- Loan amounts. Rolling together your open balances is part of the appeal of debt consolidation, which makes high potential loans more valuable.
- Fees. Origination fees, early repayment penalties, late and returned payment fees — they can eat away at how much you can get out of a consolidation loan.
- Borrower reviews. Reviews can help you evaluate a provider’s marketing against real-life customer experiences, providing insight into what you can expect.
- Availability. Lenders with solid reviews, loan amounts, APRs and fees aren’t that useful if they don’t provide loans in your state.
4 questions to ask when comparing offers
You can find the right debt consolidation loan for your financial circumstances by comparing the features of multiple lenders, narrowing down your options with the questions below.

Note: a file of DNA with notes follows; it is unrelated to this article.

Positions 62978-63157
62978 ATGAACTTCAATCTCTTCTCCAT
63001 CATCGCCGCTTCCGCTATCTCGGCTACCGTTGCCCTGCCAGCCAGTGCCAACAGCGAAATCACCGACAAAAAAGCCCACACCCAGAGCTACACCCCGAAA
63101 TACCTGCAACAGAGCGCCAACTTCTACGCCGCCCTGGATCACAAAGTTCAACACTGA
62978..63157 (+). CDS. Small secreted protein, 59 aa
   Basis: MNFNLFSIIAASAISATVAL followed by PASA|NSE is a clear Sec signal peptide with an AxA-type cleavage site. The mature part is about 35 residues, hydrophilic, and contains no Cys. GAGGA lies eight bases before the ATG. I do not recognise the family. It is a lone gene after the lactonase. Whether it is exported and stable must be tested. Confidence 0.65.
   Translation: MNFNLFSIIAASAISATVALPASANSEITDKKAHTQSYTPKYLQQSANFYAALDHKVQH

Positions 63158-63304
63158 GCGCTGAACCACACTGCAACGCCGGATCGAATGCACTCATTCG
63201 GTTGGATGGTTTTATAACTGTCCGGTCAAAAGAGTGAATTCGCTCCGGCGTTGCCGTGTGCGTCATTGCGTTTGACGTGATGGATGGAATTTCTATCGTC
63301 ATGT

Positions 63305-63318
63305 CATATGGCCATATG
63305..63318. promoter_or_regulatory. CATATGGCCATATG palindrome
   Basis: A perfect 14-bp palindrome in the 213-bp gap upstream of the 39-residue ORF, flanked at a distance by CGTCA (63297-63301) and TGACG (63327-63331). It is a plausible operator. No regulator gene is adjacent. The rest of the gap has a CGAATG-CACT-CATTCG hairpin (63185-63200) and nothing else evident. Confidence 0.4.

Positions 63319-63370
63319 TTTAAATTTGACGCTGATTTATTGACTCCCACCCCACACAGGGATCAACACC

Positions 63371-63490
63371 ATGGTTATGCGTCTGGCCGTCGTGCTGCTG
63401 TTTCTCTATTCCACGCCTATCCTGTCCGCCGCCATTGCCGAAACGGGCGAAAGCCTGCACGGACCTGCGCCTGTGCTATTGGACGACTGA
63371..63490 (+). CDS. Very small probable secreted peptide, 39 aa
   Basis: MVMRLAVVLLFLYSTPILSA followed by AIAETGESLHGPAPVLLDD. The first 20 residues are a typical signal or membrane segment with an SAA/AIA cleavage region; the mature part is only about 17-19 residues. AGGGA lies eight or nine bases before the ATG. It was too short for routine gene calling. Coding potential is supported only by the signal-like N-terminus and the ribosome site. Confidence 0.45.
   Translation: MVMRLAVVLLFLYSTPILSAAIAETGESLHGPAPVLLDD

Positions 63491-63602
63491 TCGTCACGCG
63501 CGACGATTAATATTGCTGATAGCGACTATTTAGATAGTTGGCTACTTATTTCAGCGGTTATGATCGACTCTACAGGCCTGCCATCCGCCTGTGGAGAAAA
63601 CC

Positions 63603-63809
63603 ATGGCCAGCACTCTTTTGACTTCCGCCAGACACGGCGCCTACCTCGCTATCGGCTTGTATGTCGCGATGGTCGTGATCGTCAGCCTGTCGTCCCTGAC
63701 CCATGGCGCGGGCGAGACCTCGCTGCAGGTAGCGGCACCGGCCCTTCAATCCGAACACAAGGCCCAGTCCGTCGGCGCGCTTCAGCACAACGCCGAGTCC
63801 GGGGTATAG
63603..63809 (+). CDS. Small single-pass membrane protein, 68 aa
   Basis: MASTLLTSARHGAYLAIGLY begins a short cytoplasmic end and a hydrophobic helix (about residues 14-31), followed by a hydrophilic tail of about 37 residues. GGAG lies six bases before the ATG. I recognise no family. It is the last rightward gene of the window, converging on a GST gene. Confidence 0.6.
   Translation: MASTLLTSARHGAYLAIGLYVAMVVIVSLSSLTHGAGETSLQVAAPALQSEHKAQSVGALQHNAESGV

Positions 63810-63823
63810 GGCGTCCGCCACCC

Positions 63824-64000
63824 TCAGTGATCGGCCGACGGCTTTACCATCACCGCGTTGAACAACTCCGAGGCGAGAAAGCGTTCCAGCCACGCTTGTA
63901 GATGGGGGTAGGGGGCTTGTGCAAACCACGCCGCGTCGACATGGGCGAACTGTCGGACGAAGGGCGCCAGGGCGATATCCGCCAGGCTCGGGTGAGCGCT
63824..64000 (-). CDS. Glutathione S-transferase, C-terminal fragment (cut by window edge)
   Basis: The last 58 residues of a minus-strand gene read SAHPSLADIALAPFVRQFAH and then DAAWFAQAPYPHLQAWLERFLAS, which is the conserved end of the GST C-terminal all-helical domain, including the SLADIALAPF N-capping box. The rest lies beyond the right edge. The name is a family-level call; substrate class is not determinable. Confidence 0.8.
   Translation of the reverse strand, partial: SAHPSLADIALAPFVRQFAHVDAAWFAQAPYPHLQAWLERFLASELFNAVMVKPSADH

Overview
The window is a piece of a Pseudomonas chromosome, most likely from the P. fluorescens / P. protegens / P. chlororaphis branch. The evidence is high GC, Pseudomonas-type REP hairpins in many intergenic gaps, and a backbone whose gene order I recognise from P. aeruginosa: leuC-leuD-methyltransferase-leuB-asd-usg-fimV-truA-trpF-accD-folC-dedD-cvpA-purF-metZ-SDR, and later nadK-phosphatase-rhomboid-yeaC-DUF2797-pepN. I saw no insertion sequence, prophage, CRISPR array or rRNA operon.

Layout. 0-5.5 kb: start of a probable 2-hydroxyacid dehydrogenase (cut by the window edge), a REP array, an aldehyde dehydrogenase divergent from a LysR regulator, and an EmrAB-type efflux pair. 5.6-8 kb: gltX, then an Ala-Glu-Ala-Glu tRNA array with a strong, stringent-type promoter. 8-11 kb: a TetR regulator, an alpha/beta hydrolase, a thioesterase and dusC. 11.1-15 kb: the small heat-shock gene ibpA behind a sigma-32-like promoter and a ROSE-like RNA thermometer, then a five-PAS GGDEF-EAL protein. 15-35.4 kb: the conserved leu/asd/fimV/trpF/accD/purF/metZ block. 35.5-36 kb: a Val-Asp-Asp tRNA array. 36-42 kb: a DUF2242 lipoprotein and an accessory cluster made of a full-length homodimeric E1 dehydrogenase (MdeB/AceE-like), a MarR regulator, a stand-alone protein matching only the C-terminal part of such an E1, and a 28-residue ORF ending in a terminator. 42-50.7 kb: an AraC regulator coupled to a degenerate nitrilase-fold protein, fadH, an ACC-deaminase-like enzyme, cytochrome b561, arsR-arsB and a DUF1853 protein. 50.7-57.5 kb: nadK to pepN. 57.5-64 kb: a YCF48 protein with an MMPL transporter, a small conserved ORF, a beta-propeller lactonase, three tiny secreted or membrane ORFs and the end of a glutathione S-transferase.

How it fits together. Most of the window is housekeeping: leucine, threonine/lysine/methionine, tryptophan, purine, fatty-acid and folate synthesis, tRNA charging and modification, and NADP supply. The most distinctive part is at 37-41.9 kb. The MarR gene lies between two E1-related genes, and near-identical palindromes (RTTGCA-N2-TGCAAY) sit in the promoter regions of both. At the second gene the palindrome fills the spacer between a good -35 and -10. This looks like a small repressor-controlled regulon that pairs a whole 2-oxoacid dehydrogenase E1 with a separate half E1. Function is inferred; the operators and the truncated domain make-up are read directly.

- Do I qualify with this lender?
People with good or excellent credit scores tend to more easily qualify for personal loans with competitive rates. You’ll likely need to meet eligibility that includes a low debt-to-income ratio, a minimum annual income and a minimum length of credit history.
- What’s the repayment term?
Because the goal of a debt consolidation loan is to make it your only remaining debt, your loan term represents when you’re ultimately free of your debts. It’s exciting to circle the exact date of your financial freedom on a calendar, even if it’s three to five years down the road.But how long you take to repay your loan also affects your monthly payment. A longer term generally results in lower monthly payments but higher interest over the life of your loan.
- What’s the APR?